Any divorce is challenging, but high-asset divorces come with a slew of hurdles all their own. If you're filing for a high-asset divorce, it can be challenging to know what you should expect.
Today, we're giving out some tips and tricks for high-asset divorcees, so you know what to expect going into the divorce process as a high-net-worth individual.
Figure Out How Divorce Will Affect Your Taxes
Many people underestimate the impact a divorce can have come tax season, especially in high-asset divorces, where valuable assets and liabilities are involved in the divorce. You should consider working with an accountant to understand what to expect when taxes roll around for the first-time post-divorce.
If you're involved in a high-asset divorce where one party is the primary breadwinner and the other has a lower-paying occupation, getting divorced could completely change your tax bracket (assuming you filed together pre-divorce).
Similarly, how you divide assets and liabilities during the divorce could impact your taxes. For example, if you keep the marital home, you may be faced with estate taxes. If you sell it, you may need to pay capital gains.
Understanding how divorce will change your taxes ahead of time can help reduce the financial impact of your tax payments post-divorce.
Keep Track of How Your Assets Are Valued
As you probably know, $10,000 in cash is different than $10,000 in an investment account. One is a liquid asset you can use immediately that's stagnant in value, while the other is susceptible to tax, more difficult to access instantly, and can fluctuate in value.
You should work with a financial professional specializing in asset valuation to discuss how much your different assets are really worth, and how much trouble you'll need to go through to access different assets.
Many people underestimate post-divorce expenses, like finding a new place to live, purchasing a new vehicle, furnishing a new living space, etc. Understanding how much your assets are worth and how to easily access them can make the post-divorce transition less of a hassle.
Be Aware that Child Support and Alimony Arrangements May Be Unique for Your Case
There's a reason countless horror stories are floating around about how courts sometimes fumble facilitating equitable alimony and child support arrangements in high-asset divorces.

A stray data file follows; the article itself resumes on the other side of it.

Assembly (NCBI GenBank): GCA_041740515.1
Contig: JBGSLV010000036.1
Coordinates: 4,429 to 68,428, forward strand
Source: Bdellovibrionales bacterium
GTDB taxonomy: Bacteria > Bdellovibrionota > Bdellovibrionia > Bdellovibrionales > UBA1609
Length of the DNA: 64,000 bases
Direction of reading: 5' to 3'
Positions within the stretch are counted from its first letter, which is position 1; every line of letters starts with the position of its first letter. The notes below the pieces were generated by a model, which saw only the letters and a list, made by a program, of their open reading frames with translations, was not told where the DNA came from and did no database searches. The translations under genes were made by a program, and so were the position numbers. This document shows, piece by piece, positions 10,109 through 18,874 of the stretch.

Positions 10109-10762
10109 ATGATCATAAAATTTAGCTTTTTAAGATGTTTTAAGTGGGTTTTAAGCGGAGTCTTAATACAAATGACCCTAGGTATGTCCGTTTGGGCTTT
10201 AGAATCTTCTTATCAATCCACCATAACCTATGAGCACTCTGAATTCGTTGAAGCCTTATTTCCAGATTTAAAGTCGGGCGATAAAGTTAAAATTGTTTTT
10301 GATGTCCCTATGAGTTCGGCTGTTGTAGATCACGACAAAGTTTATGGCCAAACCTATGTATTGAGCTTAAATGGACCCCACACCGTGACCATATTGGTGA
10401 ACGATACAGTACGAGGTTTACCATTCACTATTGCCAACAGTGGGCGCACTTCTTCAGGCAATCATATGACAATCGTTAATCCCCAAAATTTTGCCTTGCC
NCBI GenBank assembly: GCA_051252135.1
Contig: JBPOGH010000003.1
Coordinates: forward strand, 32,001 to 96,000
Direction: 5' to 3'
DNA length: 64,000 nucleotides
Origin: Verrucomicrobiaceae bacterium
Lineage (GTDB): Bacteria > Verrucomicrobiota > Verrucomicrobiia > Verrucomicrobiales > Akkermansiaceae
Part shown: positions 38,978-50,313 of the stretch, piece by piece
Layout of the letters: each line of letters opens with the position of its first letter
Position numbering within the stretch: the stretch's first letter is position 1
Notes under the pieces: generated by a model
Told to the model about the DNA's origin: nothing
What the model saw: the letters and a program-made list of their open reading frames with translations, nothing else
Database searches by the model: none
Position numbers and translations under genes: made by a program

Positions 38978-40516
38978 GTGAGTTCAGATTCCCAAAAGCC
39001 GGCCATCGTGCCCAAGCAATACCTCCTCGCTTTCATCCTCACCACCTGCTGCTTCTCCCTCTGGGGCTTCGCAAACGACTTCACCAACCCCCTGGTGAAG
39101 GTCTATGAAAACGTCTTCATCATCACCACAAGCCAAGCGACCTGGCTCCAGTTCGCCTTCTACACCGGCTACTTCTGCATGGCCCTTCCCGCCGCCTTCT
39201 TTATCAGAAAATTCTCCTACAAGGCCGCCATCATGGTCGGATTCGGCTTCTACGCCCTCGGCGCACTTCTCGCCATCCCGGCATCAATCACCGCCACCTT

In a high-asset divorce, a variety of complicating factors often affect these legal processes in unique ways.
For example, traditionally, the custodial parent receives child support payments from the noncustodial parent. However, in a high-asset divorce, a high-net-worth custodial parent may receive less child support than they technically "deserve" because the court thinks they don't need much extra income to care for the child.
Additionally, individuals in high-asset divorces who do get saddled with child support costs often find themselves paying for unique expenses, like tutoring and extracurricular activities, because the child received those while the parents were married.
Similarly, alimony arrangements are more complicated in high-asset divorce cases. Courts have a fair amount of leeway in deciding how much parties should pay in spousal and child support cases (and for how long), and many go off the books and make unique arrangements during high-asset divorces.
For these reasons, it's important to work with a law firm that understands high-asset divorce and can fight for an equitable child or spousal support arrangement on your behalf.
Don't Discount Alternative Dispute Resolution
Methods of alternative dispute resolution, like mediation, may be more easily overlooked by individuals who have the funds to handle an expensive divorce in-court. But that doesn't necessarily mean you should write them off.
Using a less combative, out-of-court solution to resolve your divorce, like mediation or collaborative divorce, can help you keep the process away from prying eyes (which may be useful if you're a public or influential figure). Additionally, these processes can help save a significant amount of money by encouraging parties to peacefully negotiate for a mutually beneficial resolution, which can be advantageous when valuable assets are at stake.
At Lane & Lane, LLC, we work with high-net-worth clients to help them handle the high-asset divorce process.
To schedule a consultation with our team and receive the counsel you deserve during your high-asset divorce, contact us online or via phone at (908) 259-6673.